Digital Estate

my lasting imprint online

Archive for the ‘Digital Assets’ Category

Canadian and American Startup Investors

Posted by Paul on May 3, 2009

Lucky To Be On This Side of The Pond

I recently visited the UK and attended a few entrepreneurial and networking style events. They had somewhat of a similar feel to the events on the west coast of Canada, with one exception – the impression I left with was that I am lucky to live where I do.

Small business support for tech and innovative initiatives is far more limited back across the pond. In 2 short weeks back in Canada, I have met with some great Seattle connections, had lunch and talked with the NRC about IRAP and youth funding, visited with Monica Moore at Telefilm about the Canada New Media Fund and another team member had a successful meeting to discuss MITACS. Coming up in Vancouver we have Pop Vox, the Vancouver International Partnering Forum (VIPF), not to mention Launch Party and a number of other entrepreneurial networking events.

I have only been in Vancouver for 5 years so I am not sure how long this has been happening, but right now there seems to be a hive of startup initiatives, events and tech players. With great companies like Bootup Labs reaching across the border and into US VC land, the barriers come down even further. For a growing tech company like arcalife its key that we don’t hit dead ends when we are just starting to get some major traction. What’s great to see is that people like Brad Feld are prepared to embrace the concept that open borders on tech and investment is the way forward. Despite the differing risks levels in Vancouver versus the Valley mentioned at Beers With Brad last week, we do have a few things on our side : Geographical and time proximity, similar perspectives on the market, a shared history of successes and failures and openness of communication.

For the UK, US contact I suspect requires more work to acquire and are therefore more closely guarded – exactly what is not required for a rapid flow of new and exciting ideas. I am happy to be home again.

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Posted in Ancestry, arcalife, arcalife.com, Digital Assets, Digital Estate, Digital Legacy, Entrepreneurs, Family History, family tree, Genealogy, Investors, Startups, Venture Capital | Tagged: , , , , , , , , , , , , , , , , , , | Leave a Comment »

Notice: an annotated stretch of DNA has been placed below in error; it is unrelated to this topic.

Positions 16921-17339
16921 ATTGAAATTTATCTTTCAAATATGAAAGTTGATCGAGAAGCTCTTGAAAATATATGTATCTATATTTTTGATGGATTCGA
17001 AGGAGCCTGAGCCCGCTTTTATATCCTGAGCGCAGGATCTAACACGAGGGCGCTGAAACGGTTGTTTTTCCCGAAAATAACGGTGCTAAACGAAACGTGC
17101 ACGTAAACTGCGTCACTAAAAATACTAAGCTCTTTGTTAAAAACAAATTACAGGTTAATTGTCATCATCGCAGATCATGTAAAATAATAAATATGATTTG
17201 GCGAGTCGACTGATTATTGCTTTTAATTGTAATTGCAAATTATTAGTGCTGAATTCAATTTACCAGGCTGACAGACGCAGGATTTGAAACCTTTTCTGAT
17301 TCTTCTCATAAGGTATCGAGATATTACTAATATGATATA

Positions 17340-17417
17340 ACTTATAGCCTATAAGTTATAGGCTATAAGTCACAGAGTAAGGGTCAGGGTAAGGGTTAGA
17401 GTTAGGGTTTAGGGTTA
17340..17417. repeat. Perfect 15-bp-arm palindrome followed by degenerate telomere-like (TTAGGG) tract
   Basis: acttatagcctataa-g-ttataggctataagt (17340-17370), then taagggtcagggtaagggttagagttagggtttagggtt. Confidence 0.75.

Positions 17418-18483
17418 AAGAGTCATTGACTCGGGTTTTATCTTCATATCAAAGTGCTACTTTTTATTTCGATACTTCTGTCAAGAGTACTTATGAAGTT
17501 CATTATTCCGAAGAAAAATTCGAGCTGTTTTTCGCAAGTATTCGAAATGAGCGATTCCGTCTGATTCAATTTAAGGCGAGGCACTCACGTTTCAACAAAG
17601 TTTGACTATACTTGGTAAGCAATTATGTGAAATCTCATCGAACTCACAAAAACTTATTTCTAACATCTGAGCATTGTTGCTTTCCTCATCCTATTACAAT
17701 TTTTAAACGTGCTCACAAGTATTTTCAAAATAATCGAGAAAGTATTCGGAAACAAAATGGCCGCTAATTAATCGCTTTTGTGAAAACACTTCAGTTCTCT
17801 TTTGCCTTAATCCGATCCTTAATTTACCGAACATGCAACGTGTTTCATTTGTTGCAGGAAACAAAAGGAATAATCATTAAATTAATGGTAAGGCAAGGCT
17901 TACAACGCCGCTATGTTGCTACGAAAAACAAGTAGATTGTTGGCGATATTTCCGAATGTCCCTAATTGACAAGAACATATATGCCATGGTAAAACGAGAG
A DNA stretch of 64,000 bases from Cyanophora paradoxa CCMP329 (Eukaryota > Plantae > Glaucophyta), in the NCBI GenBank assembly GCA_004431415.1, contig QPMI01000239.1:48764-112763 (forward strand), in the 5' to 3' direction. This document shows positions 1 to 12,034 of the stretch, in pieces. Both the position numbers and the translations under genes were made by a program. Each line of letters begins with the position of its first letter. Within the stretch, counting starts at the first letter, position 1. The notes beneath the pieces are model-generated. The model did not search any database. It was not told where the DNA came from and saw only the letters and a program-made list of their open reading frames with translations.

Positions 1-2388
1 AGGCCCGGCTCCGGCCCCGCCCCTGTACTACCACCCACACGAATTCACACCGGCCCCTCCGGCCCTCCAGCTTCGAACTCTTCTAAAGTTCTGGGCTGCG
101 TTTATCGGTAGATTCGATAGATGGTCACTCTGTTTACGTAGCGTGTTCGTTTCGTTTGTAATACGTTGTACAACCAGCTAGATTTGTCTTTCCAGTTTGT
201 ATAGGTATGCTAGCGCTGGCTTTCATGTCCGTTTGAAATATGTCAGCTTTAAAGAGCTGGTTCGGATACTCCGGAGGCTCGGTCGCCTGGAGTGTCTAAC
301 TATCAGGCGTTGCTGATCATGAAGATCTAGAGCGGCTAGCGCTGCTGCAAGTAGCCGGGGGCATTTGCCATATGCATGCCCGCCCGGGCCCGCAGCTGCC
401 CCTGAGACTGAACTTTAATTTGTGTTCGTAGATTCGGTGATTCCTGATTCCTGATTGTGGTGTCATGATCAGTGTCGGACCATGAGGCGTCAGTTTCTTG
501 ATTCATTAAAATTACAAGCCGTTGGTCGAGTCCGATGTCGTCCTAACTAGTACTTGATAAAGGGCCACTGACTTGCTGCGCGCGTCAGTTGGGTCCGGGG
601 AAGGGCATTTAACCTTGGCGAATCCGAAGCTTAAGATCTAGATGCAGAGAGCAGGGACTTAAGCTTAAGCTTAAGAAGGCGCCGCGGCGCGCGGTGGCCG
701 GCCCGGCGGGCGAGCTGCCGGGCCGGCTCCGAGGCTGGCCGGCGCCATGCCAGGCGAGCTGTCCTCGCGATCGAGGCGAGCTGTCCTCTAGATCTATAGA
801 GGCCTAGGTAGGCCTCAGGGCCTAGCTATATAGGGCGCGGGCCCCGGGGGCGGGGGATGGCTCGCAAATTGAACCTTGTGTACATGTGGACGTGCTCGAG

The Social Digital Legacy Era

Posted by Paul on March 31, 2009

When Facebook was originally envisioned, I’m pretty sure that few people could have foreseen how it would turn out a few years down the line. Over time we have clearly changed the way in which we interact with others on line, as well as the way we interact with the tools themselves. The same is also true of many of the ‘first to market’ social networks that have organically evolved in recent years. Our use has now changed to the point where there are some glaring contradictions that are either ignored or not recognized in the ways we connect and share online.

Top 5 (ish) Contradictions in Our Social Networks:
· The increasing amount of personal information being shared on open networks with barely known acquaintances
· The popularity of general purpose social networks in fulfilling specialized needs for our communities
· The brevity of our accounts versus the longevity of the content we create
· The value of our presence and contribution and the challenges in monetizing it
· The ownership of valued networks and information versus the policies which currently govern them
· The singularity and clarity of a shared message/sentiment amid the noise of millions
· The connectivity created within the networks themselves with the restrictions in the interfaces between them
· The volume of information created, versus the lack of attention to retaining the information that has true value

Are these contradictions really a problem? My view: some are, some aren’t – and of course they are related. The key question to ask is: “Will these contradictions take care of themselves over time or is intervention required by us the social participants?”.

The monetization of our contribution and the value of information – people inherently understand that mass involvement means opportunity, and opportunity means money. The market will take care of the rest, and already is in Second Life and maybe soon in Facebook.

Sharing personal information on open social networks
– for now this is a problem. While the herd is getting larger, you can’t quite convince yourself that there really is safety in numbers. We the participants need to increase our social portfolios by choosing appropriate networks for the kinds of information we are sharing. This in-turn will reduce the barriers between networks and drive specialized networks tuned to our communication and information sharing needs. In the long run this will work itself out as people realize that sharing more personal information with more people doesn’t necessarily add more value.